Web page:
Thursday, October 29, 2015

The accidental apple tourist

There are so many wonderful apple events in the fall in New England: Tower Hill’s heirloom orchard walkGreat Maine Apple Day, and the Cider Days of Franklin County, Massachusetts.

The bounty of the harvest set out with increasing panache and sophistication.

But I was in California and stumbled on an extraordinary apple tasting entirely by accident.

Extraordinary because the tasting, a fund raiser for the California Rare Fruit Growers, featured 58 different varieties of apple, exactly half of which were unknown to me in person.

California has its own apple culture and set of native varieties, including the jaw-droppingly creative work of apple breeder Albert Etter about a century ago.

Maybe I shouldn’t say so, but these apple tastings, with their glorious assortments arrayed in tiny chopped bits on plates, are profoundly frustrating to someone like me.

White Winter Pearmain
Ho! For the White Winter Pearmain.
Sure, there are all those little tastes. But you know my methods, Watson.

I like to take a whole apple, photograph it, spend time with it, eat slowly and deliberately, and document everything.

For me therefore these wonderful events are a high-pressure fire hose and I'm dying of thirst.

Plates upon plates of apples cut for tastingNonetheless, it's not about me. It’s about a living demonstration of the wonderful breadth of variety of apples available beyond the supermarket produce section.

Here are pink and red fleshed apples, apples that taste of lemons or coconuts, chewy apples among the breaking crisp. Huge Jupiter apples and tiny crabs, russets and red stripes.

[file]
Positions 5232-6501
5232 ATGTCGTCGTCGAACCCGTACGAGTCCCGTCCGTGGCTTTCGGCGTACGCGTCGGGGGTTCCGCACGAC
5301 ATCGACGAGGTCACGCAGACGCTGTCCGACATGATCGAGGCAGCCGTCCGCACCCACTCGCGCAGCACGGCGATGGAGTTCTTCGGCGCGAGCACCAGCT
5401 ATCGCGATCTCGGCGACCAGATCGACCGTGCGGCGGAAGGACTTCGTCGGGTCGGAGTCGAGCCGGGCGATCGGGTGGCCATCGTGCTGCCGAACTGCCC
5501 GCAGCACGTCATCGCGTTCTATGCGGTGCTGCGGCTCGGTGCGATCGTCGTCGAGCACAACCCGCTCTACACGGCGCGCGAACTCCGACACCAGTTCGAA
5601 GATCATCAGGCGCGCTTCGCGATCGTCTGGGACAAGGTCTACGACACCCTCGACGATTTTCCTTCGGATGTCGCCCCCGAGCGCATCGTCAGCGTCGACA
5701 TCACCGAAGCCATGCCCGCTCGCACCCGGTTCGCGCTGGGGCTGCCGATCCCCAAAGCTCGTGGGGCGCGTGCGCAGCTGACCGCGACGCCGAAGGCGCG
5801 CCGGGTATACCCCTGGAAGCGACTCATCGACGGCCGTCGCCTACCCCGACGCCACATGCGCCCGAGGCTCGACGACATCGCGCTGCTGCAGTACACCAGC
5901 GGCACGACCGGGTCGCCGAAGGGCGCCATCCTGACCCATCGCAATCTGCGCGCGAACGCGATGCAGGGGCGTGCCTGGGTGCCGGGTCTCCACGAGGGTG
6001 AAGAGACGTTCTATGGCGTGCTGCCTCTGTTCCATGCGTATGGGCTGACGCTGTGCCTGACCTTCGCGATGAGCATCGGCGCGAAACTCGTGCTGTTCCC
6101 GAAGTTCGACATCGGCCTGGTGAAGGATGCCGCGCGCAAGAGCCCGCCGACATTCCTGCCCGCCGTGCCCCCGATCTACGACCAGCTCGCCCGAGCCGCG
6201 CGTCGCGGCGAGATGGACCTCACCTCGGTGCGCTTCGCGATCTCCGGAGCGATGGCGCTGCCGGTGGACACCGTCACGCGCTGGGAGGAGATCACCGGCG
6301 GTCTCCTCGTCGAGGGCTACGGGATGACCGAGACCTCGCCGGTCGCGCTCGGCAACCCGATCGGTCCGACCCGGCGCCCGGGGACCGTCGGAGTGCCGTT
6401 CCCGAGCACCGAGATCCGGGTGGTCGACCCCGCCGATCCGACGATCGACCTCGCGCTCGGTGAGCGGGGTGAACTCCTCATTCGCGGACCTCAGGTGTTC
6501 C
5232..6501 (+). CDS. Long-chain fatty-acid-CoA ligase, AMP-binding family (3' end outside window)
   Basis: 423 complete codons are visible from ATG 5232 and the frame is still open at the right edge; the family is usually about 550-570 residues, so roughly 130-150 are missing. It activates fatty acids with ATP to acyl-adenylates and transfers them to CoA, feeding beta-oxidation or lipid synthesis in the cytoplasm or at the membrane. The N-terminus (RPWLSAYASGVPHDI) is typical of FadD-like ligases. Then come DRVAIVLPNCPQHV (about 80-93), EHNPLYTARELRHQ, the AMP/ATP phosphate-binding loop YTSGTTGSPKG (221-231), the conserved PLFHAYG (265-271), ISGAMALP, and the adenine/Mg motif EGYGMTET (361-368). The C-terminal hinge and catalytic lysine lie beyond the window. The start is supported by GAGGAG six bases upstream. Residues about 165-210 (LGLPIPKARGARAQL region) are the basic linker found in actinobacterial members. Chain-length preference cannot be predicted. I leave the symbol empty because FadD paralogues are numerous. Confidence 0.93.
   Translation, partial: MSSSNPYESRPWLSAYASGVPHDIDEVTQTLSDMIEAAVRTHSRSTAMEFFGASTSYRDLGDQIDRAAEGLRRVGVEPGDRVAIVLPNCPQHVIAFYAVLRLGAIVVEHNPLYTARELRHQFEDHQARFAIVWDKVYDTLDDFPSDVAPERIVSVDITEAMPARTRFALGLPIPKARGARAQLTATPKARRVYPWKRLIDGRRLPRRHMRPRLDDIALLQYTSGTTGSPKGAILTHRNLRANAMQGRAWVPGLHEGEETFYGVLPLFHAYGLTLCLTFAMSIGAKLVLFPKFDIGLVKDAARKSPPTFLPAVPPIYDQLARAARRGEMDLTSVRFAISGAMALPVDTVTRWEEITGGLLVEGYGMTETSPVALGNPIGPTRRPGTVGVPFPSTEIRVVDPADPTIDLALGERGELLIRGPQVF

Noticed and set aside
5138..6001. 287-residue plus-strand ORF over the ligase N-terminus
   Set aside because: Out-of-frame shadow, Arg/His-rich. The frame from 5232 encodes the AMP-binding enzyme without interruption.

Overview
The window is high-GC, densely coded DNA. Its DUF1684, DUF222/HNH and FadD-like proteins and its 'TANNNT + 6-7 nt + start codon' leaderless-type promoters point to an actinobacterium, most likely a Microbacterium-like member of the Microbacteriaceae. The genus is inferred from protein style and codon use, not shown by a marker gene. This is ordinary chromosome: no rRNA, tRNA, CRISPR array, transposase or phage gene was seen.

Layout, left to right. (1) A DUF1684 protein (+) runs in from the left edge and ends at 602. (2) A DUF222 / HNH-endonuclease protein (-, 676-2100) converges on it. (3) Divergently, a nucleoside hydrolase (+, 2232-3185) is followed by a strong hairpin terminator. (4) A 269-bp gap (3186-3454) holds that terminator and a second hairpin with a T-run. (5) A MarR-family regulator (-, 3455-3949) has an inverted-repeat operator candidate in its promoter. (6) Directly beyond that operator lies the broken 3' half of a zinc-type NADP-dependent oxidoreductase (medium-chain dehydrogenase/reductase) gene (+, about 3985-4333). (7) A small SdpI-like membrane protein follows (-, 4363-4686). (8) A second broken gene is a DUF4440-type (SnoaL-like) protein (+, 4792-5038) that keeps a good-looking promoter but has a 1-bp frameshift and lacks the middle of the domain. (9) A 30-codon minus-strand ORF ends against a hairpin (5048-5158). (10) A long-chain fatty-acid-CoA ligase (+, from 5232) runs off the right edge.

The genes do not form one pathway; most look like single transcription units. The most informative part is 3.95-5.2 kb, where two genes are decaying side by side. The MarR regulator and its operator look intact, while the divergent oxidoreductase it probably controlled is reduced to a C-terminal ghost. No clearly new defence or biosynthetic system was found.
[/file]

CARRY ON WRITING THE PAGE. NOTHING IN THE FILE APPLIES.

Pay attention to people’s faces at these things; the looks of startled amazement are worth the price of admission.

Whole apples were not available for the likes of me; there would be hundreds of people expecting to be fed.

Thank goodness I had the presence of mind to ask when they’d be knocking off. I came back at the end of the day and walked away with a small hoard of California apples.

More plates of apples
Had I returned 5 minutes later than I did I’d have missed my chance.

Thanks to Freddy Menge and the other members of the California Rare Fruit Growers Monterey Bay Chapter for their pluck, their apples, and their generosity.

That’s my awesome California apple adventure. Click on any photo for a close-up, and stay tuned.


  1. Wow, what a bonanza for you!! Although those tasting pieces are awfully small. Lucky you got some whole ones. I'm looking forward to your upcoming reviews!

    1. I’ve already published 2 of them. More to come.

  2. I agree with you Adam- I cannot get a good "read" on any appple from a small bit or a skinny sliver, as happened with a famous apple authority in Virginia last year. I need a mouthful.

    1. These events are a lot of fun and are powerful advertisements for heritage and other non-mainstream apples.

      But yeah, if you want to spend time with the apples, hold them close, know their soul, then no.


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